Thursday, July 07, 2016

Ted Galen Carpenter, Returns from 2006 to Haunt us, and Cole on Ferguson (why?)

Cute bugs everywhere!
For the first time the hand appeared to shake. "Good Spirit," he pursued, as down upon the ground he fell before it: "Your nature intercedes for me, and pities me. Assure me that I yet may change these shadows you have shown me, by an altered life!"
As we batten down for a typhoon here in central Taiwan, Ted Galen Carpenter, the Ghost from 2006, moans and rattles his chains once more in The National Interest:
Rejecting the 1992 consensus was hardly Tsai’s only offense from Beijing’s standpoint. Allies of her administration have pushed Taiwan’s independent territorial claims in the South China Sea. She had embarked on an extremely conciliatory policy toward China’s archstrategic adversary, Japan. And in early June, Taiwan for the first time held a commemorative ceremony for the victims of the 1989 Tiananmen Square massacre. That was an especially bold thumb in the eye of Beijing’s authorities. And to top matters off, Taiwan will be testing its new antimissile systems in the United States later this month.
Oh noes. All I can say is that it is a good thing we in Taiwan had Carpenter to tell us things were tense in Taiwan because of the accidental missile launch, otherwise we might never have noticed. As a friend of mine put it on Twitter, he's like a Hugh White who isn't even trying.

More serious than that was J Michael Cole's strange response to Forbes Editor Tim Ferguson. Cole is entirely correct to note Forbes' longstanding contempt for the island's democracy and democracy parties, and longtime readers of this blog will recall Forbes Editor Russell Flannery's sterling admiration for the failure that is Ma Ying-jeou. Cole spent eight paragraphs tackling this turd line by line:
Another Asian uprising was Tsai Ing-wen’s election as president in Taiwan. Democratic resistance to an overweening China is understandable (and Beijing has greeted Tsai’s win with just such bumptiousness), but in my June visit to Taipei I sensed an impetuous bent by her party. To wit: Shutting off one’s own nuclear-power sources might not be the wisest course in an economy struggling to regain its footing.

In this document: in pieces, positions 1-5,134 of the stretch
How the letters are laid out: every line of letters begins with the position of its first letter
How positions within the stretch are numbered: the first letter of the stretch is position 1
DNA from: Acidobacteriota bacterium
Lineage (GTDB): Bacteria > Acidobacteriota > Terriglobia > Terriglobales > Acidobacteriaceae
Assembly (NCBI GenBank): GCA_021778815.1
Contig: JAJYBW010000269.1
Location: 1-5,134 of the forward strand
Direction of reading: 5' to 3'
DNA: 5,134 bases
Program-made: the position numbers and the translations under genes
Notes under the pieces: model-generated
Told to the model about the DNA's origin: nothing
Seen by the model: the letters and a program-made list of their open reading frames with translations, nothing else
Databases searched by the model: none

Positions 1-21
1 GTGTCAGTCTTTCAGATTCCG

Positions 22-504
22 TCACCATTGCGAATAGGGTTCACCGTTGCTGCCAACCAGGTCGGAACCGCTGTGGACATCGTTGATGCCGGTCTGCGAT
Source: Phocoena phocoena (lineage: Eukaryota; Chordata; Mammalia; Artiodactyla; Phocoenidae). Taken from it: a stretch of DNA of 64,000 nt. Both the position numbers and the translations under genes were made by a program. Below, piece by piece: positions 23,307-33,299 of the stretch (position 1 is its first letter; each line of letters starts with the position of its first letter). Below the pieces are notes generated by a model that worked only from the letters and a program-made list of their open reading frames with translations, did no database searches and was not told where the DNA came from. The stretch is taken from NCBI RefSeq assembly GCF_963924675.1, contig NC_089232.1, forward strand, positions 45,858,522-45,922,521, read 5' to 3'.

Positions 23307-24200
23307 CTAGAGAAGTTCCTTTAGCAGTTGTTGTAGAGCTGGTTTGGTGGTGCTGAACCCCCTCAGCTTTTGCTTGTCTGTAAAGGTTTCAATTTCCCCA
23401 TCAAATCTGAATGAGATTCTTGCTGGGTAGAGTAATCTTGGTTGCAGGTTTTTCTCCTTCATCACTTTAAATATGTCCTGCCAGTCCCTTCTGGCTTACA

Ferguson "sensed an impetuous bent"! One can only imagine his experience in the Celestial Dragon Kingdom:
TAIPEI POLICE OFFICER: Sir, can you tell us what that contraption is you have set in front of the presidential office? Our security people are very concerned.
CARACATUS FERGUSON: It is an impetuousness sensor, officer. Very delicate piece of equipment, I assure you. Stand back! You're interfering with the reading! Yes, I am getting a very strong bent reading here. I'm afraid the situation is most serious.
This crap isn't worth Cole's time and talent, and surely does not suit the dignity of his high position. In fact it isn't worth mine either, which is why I wasn't going to waste any time on it. Ferguson is basically the Jon Snow of Taiwan, and I don't see how he can be educated, either.

The typhoon is bearing down. Trains have stopped traveling, the military is on alert (readers may recall that Ma's delay in activating the military after Morakot that helped began the long slide in his approval ratings), activities along the coast are forbidden. This is supposed to be an absolutely titanic typhoon. May random factors operate in your favor, everyone.
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Anonymous said...

Is Tim Ferguson related to C Ferguson, a Taiwan based photographer, who is also quite hostile toward Taiwanese democracy.

Michael Turton said...

Dunno, and C Ferguson is not hostile towards Taiwan's democracy.

Anonymous said...

“Justice respects polarity, but seeks to embrace it within a totality.”